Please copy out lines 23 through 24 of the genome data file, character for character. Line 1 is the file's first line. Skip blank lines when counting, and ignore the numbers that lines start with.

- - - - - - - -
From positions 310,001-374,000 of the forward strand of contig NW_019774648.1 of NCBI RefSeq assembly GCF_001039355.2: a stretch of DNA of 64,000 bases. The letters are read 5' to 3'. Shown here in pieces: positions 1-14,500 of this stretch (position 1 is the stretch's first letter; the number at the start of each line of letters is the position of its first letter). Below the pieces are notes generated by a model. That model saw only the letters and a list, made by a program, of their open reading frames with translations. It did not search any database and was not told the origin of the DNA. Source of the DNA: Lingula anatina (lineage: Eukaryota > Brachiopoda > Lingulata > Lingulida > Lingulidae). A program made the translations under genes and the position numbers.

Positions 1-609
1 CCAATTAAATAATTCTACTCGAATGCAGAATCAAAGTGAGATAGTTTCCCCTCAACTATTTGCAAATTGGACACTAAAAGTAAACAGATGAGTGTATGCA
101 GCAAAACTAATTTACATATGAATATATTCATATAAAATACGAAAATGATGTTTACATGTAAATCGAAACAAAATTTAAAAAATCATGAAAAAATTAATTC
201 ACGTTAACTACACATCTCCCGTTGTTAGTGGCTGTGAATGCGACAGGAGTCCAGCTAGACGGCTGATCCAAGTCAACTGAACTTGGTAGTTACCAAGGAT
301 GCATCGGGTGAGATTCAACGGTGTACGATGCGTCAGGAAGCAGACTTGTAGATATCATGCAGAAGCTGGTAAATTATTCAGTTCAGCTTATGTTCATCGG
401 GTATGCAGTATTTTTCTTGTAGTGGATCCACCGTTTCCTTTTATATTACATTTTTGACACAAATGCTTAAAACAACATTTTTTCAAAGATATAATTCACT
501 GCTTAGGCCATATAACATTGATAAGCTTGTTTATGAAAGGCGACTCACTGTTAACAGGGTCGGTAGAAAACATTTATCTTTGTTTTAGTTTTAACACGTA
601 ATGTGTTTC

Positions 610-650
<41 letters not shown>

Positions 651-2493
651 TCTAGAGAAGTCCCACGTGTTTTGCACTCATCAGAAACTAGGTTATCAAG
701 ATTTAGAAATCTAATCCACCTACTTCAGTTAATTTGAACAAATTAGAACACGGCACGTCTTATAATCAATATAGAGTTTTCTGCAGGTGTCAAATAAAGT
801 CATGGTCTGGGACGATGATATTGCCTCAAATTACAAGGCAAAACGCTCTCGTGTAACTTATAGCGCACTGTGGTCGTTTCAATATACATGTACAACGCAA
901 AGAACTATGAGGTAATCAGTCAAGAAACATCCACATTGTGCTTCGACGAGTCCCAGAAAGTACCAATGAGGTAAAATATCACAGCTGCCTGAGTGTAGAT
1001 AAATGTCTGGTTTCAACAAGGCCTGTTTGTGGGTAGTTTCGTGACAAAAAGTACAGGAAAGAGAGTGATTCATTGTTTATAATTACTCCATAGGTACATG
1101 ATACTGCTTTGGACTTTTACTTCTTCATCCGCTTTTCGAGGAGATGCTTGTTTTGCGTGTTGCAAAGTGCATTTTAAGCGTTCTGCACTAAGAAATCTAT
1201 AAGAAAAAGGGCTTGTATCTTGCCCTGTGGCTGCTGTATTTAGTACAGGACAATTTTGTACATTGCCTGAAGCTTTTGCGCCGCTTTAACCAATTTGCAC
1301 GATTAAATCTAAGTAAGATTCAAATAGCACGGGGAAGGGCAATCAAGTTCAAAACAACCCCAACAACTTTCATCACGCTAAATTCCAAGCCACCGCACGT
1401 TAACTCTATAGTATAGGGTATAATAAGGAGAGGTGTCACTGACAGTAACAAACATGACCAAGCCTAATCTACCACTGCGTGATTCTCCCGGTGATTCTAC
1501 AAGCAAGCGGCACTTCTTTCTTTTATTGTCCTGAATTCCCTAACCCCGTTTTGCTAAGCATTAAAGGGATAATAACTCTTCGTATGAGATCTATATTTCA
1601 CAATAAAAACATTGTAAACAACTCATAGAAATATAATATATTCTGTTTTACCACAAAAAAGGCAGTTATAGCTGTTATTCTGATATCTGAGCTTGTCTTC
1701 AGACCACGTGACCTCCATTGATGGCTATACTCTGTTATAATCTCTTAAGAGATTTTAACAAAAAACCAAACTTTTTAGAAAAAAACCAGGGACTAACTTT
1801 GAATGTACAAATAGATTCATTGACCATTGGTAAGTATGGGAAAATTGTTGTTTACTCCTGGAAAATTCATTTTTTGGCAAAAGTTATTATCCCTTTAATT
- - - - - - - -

1601 CAATAAAAACATTGTAAACAACTCATAGAAATATAATATATTCTGTTTTACCACAAAAAAGGCAGTTATAGCTGTTATTCTGATATCTGAGCTTGTCTTC
1701 AGACCACGTGACCTCCATTGATGGCTATACTCTGTTATAATCTCTTAAGAGATTTTAACAAAAAACCAAACTTTTTAGAAAAAAACCAGGGACTAACTTT